Anthropology and Sociology of Development



The Department of Anthropology and Sociology of Development (ANSO) offers cutting edge research and teaching in both disciplines on contemporary actors, institutions, processes and dynamics of transnationalization and localization. Critical of totalising views of globalisation and development, ANSO bridges the conventional North-South divide, and the worlds of academia and policy.

Research and teaching at the Department is premised on the understanding that problems affecting various regions yet experienced differently by men and women in different locations across the world can be productively examined by way of empirically sound and theoretically sophisticated comparative scholarship. Be it in Africa, the Middle East, South Asia, as well as Europe, North and South America, our research is primarily geared towards the ethnographic analysis of social, political, economic, legal and cultural phenomena in the following domains:

  • governance and the state; international organisations; law and policy;
  • borders and displacement; migration and minorities;
  • global security and everyday insecurity;
  • bio-medicine and bio-technologies; reproductive health, and gender relations;
  • markets, land, labour and corporations;
  • urban studies; agriculture and food security
  • violence, conflict and social movements.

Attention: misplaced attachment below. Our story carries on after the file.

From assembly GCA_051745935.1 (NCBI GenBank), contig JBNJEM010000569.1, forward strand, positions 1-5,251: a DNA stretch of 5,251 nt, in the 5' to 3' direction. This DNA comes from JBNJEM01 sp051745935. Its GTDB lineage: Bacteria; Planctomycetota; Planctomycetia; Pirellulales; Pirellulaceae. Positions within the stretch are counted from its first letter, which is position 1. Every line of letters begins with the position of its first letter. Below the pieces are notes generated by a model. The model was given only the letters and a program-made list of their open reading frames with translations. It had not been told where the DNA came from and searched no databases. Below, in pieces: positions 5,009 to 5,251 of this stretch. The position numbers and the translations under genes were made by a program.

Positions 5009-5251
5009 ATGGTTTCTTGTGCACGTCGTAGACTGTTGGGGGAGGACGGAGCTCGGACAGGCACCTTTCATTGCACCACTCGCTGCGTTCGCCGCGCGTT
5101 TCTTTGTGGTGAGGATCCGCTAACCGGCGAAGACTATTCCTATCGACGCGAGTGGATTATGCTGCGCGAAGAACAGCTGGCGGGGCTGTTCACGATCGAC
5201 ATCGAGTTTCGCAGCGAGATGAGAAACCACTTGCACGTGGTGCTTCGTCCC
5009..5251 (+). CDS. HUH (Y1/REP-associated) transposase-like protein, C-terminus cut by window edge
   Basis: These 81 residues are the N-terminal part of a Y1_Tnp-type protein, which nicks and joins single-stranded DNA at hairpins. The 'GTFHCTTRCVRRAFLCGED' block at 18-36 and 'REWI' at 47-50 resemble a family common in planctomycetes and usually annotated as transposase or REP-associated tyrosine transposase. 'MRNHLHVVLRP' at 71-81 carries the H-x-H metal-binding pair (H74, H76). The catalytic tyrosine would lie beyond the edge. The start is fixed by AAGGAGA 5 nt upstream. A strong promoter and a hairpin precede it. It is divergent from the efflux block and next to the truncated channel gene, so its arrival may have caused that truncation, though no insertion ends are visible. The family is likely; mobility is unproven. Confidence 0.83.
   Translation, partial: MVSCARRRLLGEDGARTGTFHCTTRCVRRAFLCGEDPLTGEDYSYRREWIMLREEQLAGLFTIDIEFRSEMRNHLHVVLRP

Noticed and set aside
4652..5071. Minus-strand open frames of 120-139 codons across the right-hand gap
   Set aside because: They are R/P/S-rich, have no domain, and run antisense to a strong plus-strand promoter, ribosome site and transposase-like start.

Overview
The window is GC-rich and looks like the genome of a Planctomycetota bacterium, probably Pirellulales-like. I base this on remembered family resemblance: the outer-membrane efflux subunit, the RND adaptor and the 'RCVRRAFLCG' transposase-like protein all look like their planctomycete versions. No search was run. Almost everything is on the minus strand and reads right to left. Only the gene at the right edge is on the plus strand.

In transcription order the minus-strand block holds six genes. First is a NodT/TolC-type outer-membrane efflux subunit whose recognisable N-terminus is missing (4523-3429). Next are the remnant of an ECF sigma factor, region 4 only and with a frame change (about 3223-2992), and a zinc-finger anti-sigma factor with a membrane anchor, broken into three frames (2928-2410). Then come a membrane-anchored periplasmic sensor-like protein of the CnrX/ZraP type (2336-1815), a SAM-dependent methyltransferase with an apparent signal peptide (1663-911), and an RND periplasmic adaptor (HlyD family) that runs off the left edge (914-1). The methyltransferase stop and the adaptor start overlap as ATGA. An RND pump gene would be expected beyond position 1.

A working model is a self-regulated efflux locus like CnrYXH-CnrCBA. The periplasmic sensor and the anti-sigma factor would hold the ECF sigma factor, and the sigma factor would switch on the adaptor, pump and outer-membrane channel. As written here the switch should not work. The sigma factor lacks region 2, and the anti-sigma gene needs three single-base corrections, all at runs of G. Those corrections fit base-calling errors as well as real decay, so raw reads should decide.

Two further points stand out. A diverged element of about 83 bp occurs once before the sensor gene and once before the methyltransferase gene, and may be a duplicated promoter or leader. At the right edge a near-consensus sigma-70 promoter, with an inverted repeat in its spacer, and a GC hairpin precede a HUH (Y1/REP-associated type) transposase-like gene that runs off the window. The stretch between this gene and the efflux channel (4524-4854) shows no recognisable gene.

Latest News

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Meeting UN anthropologists and sociologists
 

event_generic_img2.jpgOn Tuesday 18 March 2014,students and faculty of the ANSO department met with UN anthropologists and sociologists to discuss what role the disciplines have played in their professional carreers. You can find the audio recording of the session here.

Moderated by Alex Mundt, PhD student ANSO and Senior Donor Relations Officer (USA and Canada) at UNHCR in Geneva, the meeting included

  • Jyoti Sanghera, Section Chief, Human Rights and Social and Economic Issues at OHCHR,
  • Alanna Armitage, Director UNFPA Office in Geneva
  • Guido Ambroso, Senior Officer at UNHCR
  • Claire Somerville, applied Medical Anthropologist and Visiting Lecturer at the Graduate Institute
  • Antonio Donini, research associate at the Global Migration Centre and senior researcher at the Feinstein International Center at Tufts University

 

Important: Course offer and credits academic year 2013-14


There may be some fluctuations in the number of mandatory and elective courses offered by the ANSO Department
 from one academic year to another. The total number of credits that students must obtain for a MA or PHD, however, remains unchanged:
120 credits for MA (90 credits for courses and 30 credits for dissertation; 54 credits for PhD (24 credits for courses and 30 credits for Preliminary Thesis Dissertation)

For MA Students: 
Once the mandatory classes (6 courses for 36 credits) have been completed, the remaining credits can be obtained by a mixture of:
- Elective classes offered by ANSO (5-7 courses, 30-42 credits) ;
- AND complementary classes offered by other departments (2-4 courses, 12-24 credits);
OR, if necessary, 1 or 2 "hors plan" classes which should be approved by the director of studies and should not exceed the regulatory limit of 12 credits (to be deduced from the total of required credits for elective or complementary classes).
 
Students are encouraged to take at least 
5 classes from among the electives offered by ANSO every year so as to maintain a strong disciplinary focus but also to take advantage of the unique interdisciplinary offer at the Institute by choosing several elective classes outside the Department as well.